The D700 offers one of the fastest and most accurate advanced AF systems on the market today. Nikon's Multi-CAM 3500FX autofocus sensor module features 51 AF points and the ability to use 3D tracking to focus and lock-on a moving subject. The 15 cross-type sensors and 36 horizontal sensors can be used individually or in groups, with the option for Single Area AF mode and Dynamic AF modes using groups of either 9, 21 or all 51 focus points. The system also features 3D Focus Tracking with automatic focus point switching that takes advantage of all 51 AF points as it uses scene color content and light information to accurately track the subject.
Intelligent features for sophisticated performance
The D700 relies on a wealth of innovative Nikon technologies to help photographers create superb images. Nikon's Scene Recognition System analyzes information from the 1,005-pixel RGB light sensor for use in auto exposure, auto white balance and autofocus calculations. The Scene Recognition System also assists autofocus by tracking subject position and automatically shifts the AF points used to match the subject's movement within the frame. This system also contributes to higher accuracy of auto exposure and auto white balance detection, resulting in sharp landscapes, flattering portraits and engaging action shots.
Photographers also have the option to enhance their pictures during or after capture with the Picture Control System and Active D-Lighting. Nikon's Picture Control System enables users to adjust their images to pre-set parameters such as Standard, Neutral, Vivid and Monochrome that apply tweaks to image sharpening, tone compensation, brightness, overall tone and saturation. D-Lighting uses localized tone control technology to further optimize highlight and shadow detail while also maintaining natural contrast, giving photographers the ability to capture more perfectly exposed images, even in unusual lighting conditions. Active D-Lighting lets photographers choose from various intensities during capture, while a new Automatic mode also applies varying levels of D-Lighting as, and when needed, to enhance photos while shooting.
Enhanced Live View modes and viewfinder
Ideal for studio, remote applications and more, Nikon's Live View allows the photographer to compose the subject on the bright three-inch, TFT LCD monitor. In Handheld mode, the user is able to recompose the frame prior to actual shooting; familiar TTL phase-detection AF is activated, using all 51 AF points. Tripod mode is designed for precise focus accuracy with still subjects and tripod stabilization. It enables focal-plane contrast-detect AF on a desired point within a specific area. Remote view, focusing and shooting can also be controlled from a PC (via connection or wireless) using the optional Nikon Camera Control Pro 2 software. Additionally, the Virtual horizon feature on the D700 can now be superimposed over the Live View monitor image to aid composition.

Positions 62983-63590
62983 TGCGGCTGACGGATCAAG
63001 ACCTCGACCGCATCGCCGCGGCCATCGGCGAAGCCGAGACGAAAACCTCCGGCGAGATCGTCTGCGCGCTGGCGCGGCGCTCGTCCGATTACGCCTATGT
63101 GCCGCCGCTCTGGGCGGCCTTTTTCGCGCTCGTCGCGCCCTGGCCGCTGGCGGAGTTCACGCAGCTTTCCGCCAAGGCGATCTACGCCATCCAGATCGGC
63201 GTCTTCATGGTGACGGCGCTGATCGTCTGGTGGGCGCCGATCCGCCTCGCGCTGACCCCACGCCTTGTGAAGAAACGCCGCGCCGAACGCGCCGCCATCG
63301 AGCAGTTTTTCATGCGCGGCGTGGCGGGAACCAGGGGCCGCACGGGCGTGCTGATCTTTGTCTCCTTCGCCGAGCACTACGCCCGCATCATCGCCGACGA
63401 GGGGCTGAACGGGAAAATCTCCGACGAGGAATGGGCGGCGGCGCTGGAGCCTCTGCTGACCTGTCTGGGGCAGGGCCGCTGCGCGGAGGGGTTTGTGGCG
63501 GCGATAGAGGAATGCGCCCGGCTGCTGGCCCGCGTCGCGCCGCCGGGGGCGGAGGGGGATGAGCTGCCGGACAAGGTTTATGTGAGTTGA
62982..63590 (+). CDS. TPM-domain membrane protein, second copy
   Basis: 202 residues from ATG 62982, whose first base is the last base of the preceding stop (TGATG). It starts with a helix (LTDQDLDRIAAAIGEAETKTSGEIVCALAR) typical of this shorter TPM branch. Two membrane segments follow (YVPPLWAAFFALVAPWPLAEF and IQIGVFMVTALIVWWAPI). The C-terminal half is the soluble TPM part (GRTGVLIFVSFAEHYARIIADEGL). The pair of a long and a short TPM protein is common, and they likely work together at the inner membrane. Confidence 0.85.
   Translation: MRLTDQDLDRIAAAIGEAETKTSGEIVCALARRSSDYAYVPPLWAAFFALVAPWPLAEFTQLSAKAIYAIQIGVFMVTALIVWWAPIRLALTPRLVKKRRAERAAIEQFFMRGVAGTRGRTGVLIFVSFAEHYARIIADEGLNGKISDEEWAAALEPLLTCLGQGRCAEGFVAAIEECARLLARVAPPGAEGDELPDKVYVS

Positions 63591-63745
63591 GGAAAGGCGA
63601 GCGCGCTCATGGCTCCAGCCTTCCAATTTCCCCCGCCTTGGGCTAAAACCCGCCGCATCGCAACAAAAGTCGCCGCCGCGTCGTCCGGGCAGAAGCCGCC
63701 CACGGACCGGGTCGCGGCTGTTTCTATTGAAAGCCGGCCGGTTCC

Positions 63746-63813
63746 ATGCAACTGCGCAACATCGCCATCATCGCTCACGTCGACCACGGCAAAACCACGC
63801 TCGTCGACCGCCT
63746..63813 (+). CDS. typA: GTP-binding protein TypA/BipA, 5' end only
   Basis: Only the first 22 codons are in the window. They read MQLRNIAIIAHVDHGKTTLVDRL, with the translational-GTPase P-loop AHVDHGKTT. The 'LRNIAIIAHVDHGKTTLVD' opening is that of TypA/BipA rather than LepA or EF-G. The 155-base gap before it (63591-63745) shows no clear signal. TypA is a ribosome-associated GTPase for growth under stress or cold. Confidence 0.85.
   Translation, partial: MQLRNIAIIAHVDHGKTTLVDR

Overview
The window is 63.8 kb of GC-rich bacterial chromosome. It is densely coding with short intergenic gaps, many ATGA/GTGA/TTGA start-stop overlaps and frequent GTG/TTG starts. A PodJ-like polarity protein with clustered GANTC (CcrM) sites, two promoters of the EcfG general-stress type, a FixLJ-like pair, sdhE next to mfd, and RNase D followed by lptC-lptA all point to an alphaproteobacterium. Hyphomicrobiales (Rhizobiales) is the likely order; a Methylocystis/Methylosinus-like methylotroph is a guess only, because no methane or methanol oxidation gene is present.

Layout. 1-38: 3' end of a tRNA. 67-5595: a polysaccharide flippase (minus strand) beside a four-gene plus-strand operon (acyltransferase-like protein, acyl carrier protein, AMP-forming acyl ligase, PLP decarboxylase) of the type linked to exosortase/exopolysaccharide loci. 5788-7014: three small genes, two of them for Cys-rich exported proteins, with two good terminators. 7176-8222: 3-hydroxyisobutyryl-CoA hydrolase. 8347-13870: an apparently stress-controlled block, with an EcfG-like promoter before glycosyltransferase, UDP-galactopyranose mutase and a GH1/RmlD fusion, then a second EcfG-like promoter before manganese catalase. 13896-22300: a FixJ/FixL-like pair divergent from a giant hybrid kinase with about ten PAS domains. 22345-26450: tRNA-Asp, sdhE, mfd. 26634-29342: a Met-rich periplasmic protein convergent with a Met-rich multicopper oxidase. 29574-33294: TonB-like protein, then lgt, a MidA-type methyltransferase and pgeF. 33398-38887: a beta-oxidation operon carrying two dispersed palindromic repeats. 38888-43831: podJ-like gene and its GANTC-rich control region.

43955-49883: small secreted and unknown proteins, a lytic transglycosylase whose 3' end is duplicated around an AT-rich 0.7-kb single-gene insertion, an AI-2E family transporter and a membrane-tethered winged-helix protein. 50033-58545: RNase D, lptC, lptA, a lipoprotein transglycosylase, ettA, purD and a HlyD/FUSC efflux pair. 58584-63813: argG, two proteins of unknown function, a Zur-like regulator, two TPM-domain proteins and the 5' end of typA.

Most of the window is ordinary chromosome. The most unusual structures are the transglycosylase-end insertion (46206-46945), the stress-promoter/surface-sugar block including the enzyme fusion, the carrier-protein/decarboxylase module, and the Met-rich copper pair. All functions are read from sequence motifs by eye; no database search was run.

While using Live View to compose or review images and settings, users will appreciate the ultra-high resolution 920,000-dot VGA, three-inch TFT LCD monitor with tempered glass that provides a wide 170-degree viewing angle. The large monitor is remarkably effective when confirming the focus with enlarged playback images. The camera also outputs a video signal to an HD television using the new smaller HDMI-C standard, which is an excellent solution for workshop demonstrations or shooting tethered for clients.
Photographers will also be able to compose images easily using the wide and bright viewfinder that features an eye-level pentaprism with high refraction index and provides a 95 percent frame coverage with 0.72x magnification. Each of the 51-AF points, as well as a framing grid can also be superimposed on the finder screen to suit the photographer's personal preferences.
Rugged construction and durability
High-strength magnesium alloy is used for the construction of the camera body, rear body and mirror box to create a precision platform, reduce weight and provide rugged durability. The camera is tested to stand up to the rigors of the globetrotting photographer and is weather sealed using precision O-rings where connections are made to effectively combat dust and moisture.
The shutter unit employs an assembly made of a new composite carbon fiber and Kevlar hybrid material. Tested on fully assembled cameras, the D700's shutter unit has been proven through 150,000 cycles under demanding conditions. The self-diagnostic shutter constantly monitors and maintains shutter precision to ensure peak performance.
Price and availability
The new FX-format Nikon D700 D-SLR camera will be available late July 2008, and will have an estimated selling price of $2,999.95* (body only).